On the Question of the Filioque

From the fourth to the eighth century tension already existed in the Church between East and West over the true significance of the Roman primacy. (...) The latent tension only came to the surface in the ninth century, when it developed into open hostility.

The political event which occasioned this conflict was the founding of the Carolingian Empire in the West.

(...) When a project for the marriage of Charles and the reigning Byzantine empress fell through, the Frankish king decided to ruin Constantinople's claim to universal jurisdiction. One of the means used to achieve this end was to bring the charge of heresy against the East. The Eastern emperor could not claim to be the successor of earlier Christian basileis because he worshipped images and because he confessed that the Holy Spirit proceeds "from the Father by the Son" instead of "from the Father and the Son." These allegations by Charlemagne in his famous Libri Carolini, sent to the pope in 792, formed part of the Frankish refutation of the decrees of the Second Ecumenical Council in Nicaea (787) and prepared the way for the interminable quarrel between East and West over the question of the Filioque. [During the sixth century certain anti-Arian councils in Spain had inserted in the Nicaean-Constantinopolitan Creed the word Filioque which was not in the original (Credo ... in Spiritum Sanctum ...qui ex Patre Filioque procedit).

This new version of the Creed spread to Gaul and the Frankish lands in the eighth century. It was not accepted by the Church of Rome, which opposed the interpolation until the eleventh century.]

(...)Fortunately for the cause of church unity, while the Roman Church approved Charlemagne's political aims, it was decidedly opposed to his theological attack on Byzantium. Popes Hadrian I (772-795) and Leo III (795-816) defended the Council of Nicaea and formally rejected the interpolation in the Creed. (pp. 41-43)

...The way in which the Fathers interpret the transcendence of God; that is, God remains unknowable in his unique essence, but he has revealed himself as a Trinity of Three Persons. The God of the Bible therefore in known to the extent that He is a living and acting Deity, the One who has sent His Son for the salvation of the world. This particular emphasis of the thought of the Eastern Fathers distinguishes them - (...) - to the way in which their Latin brothers preferred to think of God first as a unique essence, and then only as a Trinity. These two different attitudes would later give rise to two schools of Trinitarian theology. In Latin theology, the divine Persons were considered as the simple inner relations of the unique essence of the Godhead: hence, if the very existence of the Spirit is determined by its relations to the Father and the Son, the doctrine of the Filioque - or procession of the Spirit from the Father and the Son - becomes a logical, dogmatic necessity, for the Spirit cannot be said to be distinct from the Son if he does not proceed from him. Eastern theologians, on the other hand, remained faithful to the old "personalism" of the Greek Fathers. The doctrine of the Filioque appeared to them, consequently, as Semi-Sabellianism (to use the expression of Photius). [Sabellianism is a heresy dating from the second century attributed to a certain Sabellius, who taught that the divine Persons are simply "modes" or "aspects" of a unique God.] Consubstantial with the Father and the Son, because proceeding from the Father, the unique source of the Deity, the Spirit has his own existence and personal function in the inner life of God and the economy of salvation: his task is to bring about the unity of the human race in the Body of Christ, but he also imparts to this unity a personal, and hence diversified, character. It is with a prayer to the Holy Spirit that all the liturgical services of the Orthodox Church begin, and with an invocation of his name that the eucharistic mystery is effected. (pp. 195-197)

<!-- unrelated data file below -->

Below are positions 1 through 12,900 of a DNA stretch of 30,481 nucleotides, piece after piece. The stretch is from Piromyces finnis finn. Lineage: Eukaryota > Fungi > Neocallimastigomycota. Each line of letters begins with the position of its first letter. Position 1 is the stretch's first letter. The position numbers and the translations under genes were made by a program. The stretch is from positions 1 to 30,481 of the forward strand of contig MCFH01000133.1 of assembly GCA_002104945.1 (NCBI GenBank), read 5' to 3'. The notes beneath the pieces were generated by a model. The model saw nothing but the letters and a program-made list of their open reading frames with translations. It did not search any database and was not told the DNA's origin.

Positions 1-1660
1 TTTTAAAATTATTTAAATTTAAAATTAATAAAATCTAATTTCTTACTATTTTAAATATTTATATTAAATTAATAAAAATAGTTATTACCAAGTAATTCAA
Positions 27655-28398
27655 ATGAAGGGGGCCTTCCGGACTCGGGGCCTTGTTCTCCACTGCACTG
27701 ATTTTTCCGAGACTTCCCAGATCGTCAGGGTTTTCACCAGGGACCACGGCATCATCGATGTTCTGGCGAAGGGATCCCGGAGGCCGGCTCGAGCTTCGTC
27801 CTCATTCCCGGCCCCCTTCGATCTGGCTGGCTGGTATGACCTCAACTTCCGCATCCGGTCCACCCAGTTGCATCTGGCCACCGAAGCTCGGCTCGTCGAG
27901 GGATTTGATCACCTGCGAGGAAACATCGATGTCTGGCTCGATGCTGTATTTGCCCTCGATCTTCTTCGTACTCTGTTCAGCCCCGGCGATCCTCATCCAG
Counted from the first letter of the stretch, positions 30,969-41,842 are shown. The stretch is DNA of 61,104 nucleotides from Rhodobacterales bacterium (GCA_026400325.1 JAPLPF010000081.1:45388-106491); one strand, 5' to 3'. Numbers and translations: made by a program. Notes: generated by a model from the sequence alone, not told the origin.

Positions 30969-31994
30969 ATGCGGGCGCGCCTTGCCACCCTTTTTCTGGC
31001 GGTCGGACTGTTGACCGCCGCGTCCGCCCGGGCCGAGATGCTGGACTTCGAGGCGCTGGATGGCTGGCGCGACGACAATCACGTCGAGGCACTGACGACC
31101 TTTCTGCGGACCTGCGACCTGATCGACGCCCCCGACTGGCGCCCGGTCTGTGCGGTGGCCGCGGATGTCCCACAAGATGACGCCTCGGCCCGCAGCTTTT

From: John Meyendorff, The Orthodox Church, Crestwood, NY, 1981.

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